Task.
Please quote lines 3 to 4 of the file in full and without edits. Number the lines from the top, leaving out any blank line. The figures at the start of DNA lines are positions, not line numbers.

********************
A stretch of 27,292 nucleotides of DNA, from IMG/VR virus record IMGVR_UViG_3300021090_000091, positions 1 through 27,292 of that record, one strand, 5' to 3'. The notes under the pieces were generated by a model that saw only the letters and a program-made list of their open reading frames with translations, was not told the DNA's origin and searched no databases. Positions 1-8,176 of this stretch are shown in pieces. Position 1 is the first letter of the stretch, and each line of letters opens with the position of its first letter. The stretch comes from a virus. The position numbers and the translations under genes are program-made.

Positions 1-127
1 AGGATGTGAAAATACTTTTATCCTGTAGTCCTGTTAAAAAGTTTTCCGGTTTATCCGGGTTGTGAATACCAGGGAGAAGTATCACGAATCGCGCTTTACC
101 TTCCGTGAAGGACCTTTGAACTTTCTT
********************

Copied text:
1 AGGATGTGAAAATACTTTTATCCTGTAGTCCTGTTAAAAAGTTTTCCGGTTTATCCGGGTTGTGAATACCAGGGAGAAGTATCACGAATCGCGCTTTACC
101 TTCCGTGAAGGACCTTTGAACTTTCTT